“Illuminating Pathways to Success!”

Our team at Human Factors Coaching and Consulting, offers you the freedom to explore your potential as a physician, medical leader and as a individual. We will help your group or practice to grow in efficiency and effectiveness, while providing personal evaluation and coaching.

As the name describes, we spotlight those aspects of behavior and perception that impact self awareness, and control the resulting behaviors. This approach highlights areas for improvement in Leadership and Communication, both individually and systematically. At the operational level, specifically the physician-patient interface, it is the lack of Human Factor (HF) skills that dictate the likelihood of errors.  Dr Ken Catchpole, a Human Factors expert, defines HF in healthcare this way: “Enhancing clinical performance through an understanding of the effects of teamwork, tasks, equipment, workspace, culture, organization on human behavior and abilities, and application of that knowledge in clinical settings.”  As an accepted definition it is accurate and descriptive, yet there is more to say. That is our speciality, taking the academic and making it operational!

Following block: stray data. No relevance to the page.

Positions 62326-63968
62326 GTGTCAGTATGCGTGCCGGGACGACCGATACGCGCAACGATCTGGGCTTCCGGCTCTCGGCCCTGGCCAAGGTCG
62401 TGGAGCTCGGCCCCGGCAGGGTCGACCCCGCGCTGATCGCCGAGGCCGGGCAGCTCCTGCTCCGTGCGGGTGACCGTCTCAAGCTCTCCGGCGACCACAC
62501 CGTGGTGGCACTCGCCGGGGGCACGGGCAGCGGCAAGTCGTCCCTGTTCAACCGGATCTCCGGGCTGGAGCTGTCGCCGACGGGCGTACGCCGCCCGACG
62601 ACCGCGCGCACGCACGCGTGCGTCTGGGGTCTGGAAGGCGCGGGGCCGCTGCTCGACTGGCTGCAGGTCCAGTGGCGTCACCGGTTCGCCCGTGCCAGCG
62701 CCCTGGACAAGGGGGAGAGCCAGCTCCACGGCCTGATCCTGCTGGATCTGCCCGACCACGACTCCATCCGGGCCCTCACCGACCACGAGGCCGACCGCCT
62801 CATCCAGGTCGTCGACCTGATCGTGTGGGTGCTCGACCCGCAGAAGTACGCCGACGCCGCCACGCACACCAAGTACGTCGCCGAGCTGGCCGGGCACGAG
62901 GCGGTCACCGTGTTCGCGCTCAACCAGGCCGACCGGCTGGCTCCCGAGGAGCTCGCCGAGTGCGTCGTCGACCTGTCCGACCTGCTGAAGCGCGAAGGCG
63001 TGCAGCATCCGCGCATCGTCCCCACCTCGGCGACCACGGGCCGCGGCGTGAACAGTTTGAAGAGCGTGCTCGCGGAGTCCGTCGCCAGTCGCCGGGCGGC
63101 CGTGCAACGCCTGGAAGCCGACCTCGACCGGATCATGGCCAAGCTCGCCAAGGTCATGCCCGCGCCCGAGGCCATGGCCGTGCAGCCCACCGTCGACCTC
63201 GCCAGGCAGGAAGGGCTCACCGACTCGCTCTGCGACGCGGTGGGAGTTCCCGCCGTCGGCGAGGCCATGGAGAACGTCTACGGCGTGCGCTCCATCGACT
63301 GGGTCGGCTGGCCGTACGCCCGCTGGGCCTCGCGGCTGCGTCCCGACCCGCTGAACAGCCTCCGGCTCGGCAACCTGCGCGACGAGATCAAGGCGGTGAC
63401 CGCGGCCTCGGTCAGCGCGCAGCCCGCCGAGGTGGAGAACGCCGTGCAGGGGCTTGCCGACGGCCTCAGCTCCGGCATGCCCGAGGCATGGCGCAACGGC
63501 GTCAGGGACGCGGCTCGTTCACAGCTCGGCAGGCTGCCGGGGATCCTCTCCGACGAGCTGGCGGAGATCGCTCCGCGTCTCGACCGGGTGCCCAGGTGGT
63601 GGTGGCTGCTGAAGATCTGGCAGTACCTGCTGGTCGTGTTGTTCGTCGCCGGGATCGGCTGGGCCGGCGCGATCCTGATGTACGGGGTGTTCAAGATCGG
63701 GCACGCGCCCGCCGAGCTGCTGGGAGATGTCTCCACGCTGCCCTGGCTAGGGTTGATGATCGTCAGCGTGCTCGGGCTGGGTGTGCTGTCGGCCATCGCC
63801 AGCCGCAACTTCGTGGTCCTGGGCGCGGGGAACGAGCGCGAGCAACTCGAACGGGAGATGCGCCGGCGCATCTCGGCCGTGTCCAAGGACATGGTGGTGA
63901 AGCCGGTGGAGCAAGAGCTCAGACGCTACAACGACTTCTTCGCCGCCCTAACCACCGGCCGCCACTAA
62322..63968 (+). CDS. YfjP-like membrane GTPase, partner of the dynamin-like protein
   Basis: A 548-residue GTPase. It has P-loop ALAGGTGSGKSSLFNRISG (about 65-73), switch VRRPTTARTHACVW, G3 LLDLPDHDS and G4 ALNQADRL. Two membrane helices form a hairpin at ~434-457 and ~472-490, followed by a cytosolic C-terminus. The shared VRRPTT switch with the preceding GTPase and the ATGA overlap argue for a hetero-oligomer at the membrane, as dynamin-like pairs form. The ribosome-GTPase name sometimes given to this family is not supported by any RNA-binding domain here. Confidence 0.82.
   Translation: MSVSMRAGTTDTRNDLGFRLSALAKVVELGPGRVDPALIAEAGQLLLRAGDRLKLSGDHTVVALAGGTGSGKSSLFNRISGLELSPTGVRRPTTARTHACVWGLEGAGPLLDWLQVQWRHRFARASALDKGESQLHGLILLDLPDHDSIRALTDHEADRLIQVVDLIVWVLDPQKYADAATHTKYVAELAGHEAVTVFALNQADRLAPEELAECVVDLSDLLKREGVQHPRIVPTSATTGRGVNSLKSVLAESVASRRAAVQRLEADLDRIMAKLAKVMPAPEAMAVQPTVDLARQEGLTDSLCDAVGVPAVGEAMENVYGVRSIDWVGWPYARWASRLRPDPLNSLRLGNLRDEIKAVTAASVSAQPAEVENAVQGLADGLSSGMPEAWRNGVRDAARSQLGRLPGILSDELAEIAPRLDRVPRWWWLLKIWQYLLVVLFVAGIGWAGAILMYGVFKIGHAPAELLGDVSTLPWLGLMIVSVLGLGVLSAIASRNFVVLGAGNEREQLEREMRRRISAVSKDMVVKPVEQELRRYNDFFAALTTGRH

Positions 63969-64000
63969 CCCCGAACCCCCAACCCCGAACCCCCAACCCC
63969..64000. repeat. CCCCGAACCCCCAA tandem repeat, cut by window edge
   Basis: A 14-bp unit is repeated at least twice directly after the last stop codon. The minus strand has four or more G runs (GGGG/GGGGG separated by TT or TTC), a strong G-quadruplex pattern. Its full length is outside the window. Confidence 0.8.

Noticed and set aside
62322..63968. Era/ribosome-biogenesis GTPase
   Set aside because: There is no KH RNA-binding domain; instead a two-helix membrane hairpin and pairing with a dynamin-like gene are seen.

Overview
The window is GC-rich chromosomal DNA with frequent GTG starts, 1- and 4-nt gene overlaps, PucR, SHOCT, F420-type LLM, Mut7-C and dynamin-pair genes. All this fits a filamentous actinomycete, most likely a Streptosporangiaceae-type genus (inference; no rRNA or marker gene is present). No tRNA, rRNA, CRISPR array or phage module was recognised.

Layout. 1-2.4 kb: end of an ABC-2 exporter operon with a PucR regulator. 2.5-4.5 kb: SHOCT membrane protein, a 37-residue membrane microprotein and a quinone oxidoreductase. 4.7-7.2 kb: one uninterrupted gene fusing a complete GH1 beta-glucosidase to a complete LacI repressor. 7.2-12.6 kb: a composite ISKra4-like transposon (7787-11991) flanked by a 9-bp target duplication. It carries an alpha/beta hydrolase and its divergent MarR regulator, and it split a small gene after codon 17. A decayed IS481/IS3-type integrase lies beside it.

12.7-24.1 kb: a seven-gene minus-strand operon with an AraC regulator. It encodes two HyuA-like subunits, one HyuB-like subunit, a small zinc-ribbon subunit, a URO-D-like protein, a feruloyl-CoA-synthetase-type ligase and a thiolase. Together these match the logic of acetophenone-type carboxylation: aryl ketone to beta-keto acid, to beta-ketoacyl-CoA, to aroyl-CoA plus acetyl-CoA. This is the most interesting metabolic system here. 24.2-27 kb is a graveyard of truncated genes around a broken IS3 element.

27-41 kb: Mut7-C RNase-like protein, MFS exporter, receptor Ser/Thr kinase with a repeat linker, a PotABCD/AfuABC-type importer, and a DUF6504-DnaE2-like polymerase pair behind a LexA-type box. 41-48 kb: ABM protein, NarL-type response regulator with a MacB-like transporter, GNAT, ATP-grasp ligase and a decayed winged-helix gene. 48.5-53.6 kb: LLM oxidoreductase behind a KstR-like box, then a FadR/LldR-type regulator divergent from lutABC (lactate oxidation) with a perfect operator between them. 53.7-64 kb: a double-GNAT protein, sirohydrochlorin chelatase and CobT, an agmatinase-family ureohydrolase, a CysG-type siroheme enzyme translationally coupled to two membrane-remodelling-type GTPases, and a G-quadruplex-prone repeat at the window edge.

The most obvious indicators of impending errors are presented through communication, or lack thereof. Often it is the non-verbal expressions that can be the most telling. These concepts have been developed over the last 40 years in aviation safety. The lead operators in aviation, the Captains, did not jump at this culture change. Captains were “infallible”, “the final authority”, “paid their dues”, “been there done that”, which is a familiar response for similar personalities in high stress positions. Much of that attitude is also supported by the behavior of the passenger or the patient. They have placed the pilot and the physician on a pedestal as a superior individual worthy of unconditional trust. That culture created resistance to acceptance of error or failure. In some serious aviation accidents, it became clear during the investigations that other crew members were either unwilling to challenge the authority of the Captain or had an unfounded belief in his infallibility.  Likewise, there are plenty of medical cases where an unacceptable outcome can be attributed to team members unwillingness to raise issues with the doctor.